This is what Roseland Cottage looked like before the 1880s redecoration—much more like what most people think of as a country retreat. Rather than the heavy, dark, and formal Lincrusta wall covering, it’s bright and informal—not surprising, as we are in the family’s private spaces. Notice the Gothic arches on the door, much simpler than the ones on the doors on the first floor. A close look at the fireplace reveals more Gothic ornamentation: pointed arches and trefoils.
Cottage FurnitureClick on the image to take a closer look
Cottage bedroom suite, Brooklyn, C. N. Smith, painter, c. 1845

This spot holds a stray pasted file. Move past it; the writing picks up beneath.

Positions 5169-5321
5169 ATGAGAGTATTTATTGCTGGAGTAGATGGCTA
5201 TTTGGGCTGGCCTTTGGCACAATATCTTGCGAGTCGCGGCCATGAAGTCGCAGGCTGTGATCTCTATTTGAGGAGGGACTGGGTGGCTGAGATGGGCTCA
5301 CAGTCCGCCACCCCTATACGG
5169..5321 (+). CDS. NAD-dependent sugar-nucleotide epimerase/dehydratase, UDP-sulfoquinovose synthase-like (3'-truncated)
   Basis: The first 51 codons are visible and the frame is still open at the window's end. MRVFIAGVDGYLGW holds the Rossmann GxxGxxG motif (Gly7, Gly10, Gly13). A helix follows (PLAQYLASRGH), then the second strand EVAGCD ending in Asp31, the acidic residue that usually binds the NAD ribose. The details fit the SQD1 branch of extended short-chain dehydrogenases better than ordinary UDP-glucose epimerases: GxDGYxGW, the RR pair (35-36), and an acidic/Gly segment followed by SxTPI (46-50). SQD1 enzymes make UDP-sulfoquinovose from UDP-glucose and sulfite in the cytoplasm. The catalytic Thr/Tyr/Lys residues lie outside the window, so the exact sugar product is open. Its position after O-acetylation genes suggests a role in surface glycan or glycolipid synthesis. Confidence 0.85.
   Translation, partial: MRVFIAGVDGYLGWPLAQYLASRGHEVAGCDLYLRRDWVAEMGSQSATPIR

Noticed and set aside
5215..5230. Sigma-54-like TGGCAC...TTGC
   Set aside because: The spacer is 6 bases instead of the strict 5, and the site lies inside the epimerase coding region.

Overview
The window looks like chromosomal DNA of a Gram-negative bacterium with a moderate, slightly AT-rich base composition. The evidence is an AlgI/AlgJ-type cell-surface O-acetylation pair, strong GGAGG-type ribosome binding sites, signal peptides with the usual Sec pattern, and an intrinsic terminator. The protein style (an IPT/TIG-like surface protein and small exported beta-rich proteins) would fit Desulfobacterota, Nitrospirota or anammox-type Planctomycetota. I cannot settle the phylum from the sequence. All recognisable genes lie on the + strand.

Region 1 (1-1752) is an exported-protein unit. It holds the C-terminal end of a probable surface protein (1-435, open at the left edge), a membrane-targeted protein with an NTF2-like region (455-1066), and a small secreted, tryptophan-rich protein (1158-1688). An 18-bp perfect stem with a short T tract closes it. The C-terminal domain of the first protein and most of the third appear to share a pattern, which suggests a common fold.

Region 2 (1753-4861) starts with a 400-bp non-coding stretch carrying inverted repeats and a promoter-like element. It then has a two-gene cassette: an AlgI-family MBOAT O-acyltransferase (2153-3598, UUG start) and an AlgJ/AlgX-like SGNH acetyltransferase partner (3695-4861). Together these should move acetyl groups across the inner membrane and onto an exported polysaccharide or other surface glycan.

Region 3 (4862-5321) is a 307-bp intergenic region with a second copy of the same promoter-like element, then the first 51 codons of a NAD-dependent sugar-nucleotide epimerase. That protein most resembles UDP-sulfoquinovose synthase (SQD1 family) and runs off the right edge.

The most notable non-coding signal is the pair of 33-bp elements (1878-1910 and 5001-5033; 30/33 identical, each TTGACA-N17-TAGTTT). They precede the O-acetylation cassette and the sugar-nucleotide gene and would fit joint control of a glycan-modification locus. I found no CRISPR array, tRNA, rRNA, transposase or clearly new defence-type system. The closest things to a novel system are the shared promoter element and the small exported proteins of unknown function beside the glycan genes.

The bed, chest of drawers, and washstand in Lucy’s room were purchased as a set. The faux painting compliments the Gothic style of the house, in a fashion advocated by Alexander Jackson Downing in many of his books and articles. For instance, in an article in the “Horticulturalist” (Sept. 1849) Downing described a small well-designed cottage: “[Y]ou felt at a glance that there was a prevailing taste and fitness, that gave meaning to all, and brought all into harmony; the furniture in the house, the house with the grounds, and all with the life of its inmates.”